The legal academia has noted that the need for any repeal of the Prevention of Terrorism Act (PTA) and replacement with new counter-terrorism legislation should address issues pertaining to the admission of statements and confessions made to the Police as evidence as well as prolonged detention.
Addressing the need to reform the draconian PTA, No. 48 of 1979, Attorney-at-Law Gehan Gunatilleke expressed concern regarding Section 9 and 16 of the Act.
Section 16 provides that statements made by a suspect to an Officer not below the rank of Assistant Superintendent of Police may be admissible as evidence against the suspect, he pointed out while adding that it had not only incentivized torture and made routine ill-treatment but also prompted a trend of basing convictions solely on confessions.
“This provision has come to be severely abused by law enforcement officials. A statement or ‘confession’ even to a Police Officer can be used as evidence to prosecute the suspect.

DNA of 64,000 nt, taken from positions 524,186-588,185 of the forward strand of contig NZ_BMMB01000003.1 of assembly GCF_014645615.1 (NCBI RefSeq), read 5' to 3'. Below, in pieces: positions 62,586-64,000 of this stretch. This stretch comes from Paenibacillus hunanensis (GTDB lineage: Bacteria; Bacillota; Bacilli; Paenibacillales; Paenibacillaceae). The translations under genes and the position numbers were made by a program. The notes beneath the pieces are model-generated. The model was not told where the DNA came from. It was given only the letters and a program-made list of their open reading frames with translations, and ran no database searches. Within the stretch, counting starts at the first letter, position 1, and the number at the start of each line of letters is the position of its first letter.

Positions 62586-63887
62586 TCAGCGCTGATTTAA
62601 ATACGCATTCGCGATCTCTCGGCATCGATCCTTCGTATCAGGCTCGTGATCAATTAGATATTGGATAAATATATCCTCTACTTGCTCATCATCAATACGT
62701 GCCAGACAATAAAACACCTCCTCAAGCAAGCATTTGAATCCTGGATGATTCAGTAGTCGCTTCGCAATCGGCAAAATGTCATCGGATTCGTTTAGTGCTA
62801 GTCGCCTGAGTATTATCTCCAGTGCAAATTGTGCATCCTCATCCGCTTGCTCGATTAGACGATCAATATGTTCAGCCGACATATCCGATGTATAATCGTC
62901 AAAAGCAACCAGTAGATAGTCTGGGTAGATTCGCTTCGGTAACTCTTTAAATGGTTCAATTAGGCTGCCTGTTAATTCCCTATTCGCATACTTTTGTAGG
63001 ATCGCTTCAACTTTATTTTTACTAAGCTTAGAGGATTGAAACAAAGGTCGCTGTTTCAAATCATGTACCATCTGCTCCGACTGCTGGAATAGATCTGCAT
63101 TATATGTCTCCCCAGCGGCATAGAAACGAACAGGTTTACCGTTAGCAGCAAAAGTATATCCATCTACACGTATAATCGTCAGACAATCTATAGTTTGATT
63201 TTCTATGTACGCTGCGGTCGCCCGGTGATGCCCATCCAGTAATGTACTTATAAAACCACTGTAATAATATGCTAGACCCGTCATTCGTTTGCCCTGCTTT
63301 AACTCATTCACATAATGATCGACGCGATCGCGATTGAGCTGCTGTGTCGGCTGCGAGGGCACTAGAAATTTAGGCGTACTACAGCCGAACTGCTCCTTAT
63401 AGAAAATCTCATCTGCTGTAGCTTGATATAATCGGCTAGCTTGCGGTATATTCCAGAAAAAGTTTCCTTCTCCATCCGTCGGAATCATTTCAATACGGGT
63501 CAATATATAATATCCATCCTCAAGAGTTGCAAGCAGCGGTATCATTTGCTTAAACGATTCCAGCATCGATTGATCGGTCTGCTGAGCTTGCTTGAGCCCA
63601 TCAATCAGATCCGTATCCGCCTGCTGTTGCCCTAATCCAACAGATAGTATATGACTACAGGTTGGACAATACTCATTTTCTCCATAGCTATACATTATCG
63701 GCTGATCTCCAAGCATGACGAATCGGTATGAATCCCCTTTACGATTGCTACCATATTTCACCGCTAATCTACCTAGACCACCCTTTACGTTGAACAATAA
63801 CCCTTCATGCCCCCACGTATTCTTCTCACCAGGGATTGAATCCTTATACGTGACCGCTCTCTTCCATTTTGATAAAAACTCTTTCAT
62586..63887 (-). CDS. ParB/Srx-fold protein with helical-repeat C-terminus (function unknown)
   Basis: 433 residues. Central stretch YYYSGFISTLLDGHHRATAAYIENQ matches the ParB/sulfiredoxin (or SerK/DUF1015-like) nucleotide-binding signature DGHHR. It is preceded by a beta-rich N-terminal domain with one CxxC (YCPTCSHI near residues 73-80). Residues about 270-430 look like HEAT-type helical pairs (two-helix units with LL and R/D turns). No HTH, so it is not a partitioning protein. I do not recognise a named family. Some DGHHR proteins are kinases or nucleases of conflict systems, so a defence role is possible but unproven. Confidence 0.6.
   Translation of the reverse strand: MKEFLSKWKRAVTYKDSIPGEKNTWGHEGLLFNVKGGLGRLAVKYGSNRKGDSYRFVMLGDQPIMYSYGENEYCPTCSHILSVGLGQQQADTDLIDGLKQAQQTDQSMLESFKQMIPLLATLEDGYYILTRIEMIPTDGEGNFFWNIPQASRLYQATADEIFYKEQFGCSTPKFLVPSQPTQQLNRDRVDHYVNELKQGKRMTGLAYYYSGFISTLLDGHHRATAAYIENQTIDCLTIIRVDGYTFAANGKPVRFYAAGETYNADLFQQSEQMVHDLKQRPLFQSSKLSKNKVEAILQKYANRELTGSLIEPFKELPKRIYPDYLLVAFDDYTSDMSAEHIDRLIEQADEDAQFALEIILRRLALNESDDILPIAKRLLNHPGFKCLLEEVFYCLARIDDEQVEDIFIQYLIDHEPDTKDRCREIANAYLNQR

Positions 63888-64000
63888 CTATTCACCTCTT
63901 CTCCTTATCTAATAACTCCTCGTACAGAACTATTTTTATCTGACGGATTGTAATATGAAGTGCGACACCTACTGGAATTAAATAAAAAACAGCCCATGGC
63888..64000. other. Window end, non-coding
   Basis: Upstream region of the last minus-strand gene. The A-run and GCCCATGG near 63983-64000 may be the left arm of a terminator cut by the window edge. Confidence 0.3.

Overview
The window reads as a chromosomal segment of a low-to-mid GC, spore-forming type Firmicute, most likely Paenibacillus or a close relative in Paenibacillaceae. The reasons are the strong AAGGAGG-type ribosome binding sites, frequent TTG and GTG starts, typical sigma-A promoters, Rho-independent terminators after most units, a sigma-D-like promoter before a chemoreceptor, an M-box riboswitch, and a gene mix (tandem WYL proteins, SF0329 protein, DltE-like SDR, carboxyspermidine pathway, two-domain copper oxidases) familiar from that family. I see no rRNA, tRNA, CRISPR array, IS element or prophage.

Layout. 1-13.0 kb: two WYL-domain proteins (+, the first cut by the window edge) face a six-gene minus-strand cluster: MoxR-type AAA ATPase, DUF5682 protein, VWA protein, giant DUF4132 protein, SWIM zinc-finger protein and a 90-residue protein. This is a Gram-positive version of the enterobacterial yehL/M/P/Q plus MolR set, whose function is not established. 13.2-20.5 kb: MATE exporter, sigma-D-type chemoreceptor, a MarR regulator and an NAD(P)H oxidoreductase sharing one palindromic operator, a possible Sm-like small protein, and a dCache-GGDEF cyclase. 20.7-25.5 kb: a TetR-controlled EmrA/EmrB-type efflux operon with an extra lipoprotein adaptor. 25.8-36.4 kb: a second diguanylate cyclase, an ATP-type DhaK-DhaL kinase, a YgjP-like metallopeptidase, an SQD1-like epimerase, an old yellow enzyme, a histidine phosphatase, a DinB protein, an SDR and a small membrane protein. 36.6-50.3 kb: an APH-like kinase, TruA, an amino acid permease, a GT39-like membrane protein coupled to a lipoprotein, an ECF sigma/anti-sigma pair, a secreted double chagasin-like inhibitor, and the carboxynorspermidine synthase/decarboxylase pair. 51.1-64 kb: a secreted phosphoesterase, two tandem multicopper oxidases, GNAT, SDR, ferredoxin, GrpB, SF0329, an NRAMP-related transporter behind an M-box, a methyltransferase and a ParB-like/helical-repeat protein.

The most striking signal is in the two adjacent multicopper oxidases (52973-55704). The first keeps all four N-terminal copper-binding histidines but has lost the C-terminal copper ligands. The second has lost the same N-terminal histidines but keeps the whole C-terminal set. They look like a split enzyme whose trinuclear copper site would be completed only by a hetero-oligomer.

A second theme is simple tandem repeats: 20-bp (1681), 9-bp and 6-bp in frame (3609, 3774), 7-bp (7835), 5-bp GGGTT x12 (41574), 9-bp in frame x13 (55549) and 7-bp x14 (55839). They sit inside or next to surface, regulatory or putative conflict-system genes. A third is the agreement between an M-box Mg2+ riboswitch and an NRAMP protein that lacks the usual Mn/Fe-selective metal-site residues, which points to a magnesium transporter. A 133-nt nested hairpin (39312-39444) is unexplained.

“Journalist JS Tissainayagam was sentenced to 20 years rigourous imprisonment solely on the basis of a confession he claimed was doctored,” Gunatilleke said.
“The infamous case of Nallaratnam Singarasa also involved a conviction, which according to Singarasa was based solely on a confession obtained under duress. Disturbingly, the PTA places the burden of proof in terms of establishing the non-voluntary nature of a confession on the defendant,” he explained. Section 9 sets out a framework within which a person could be held in administrative detention for up to 18 months according to Gunatilleke who said that such prolonged detainment sans charges or trial violated Articles 9 and 14 of the International Covenant on Civil and Political Rights.
“As far as a sound policy and legal framework for a new law on national security is concerned, the PTA must be appropriately amended or repealed and replaced in consonance and compliance with international human rights standards and norms”, he said.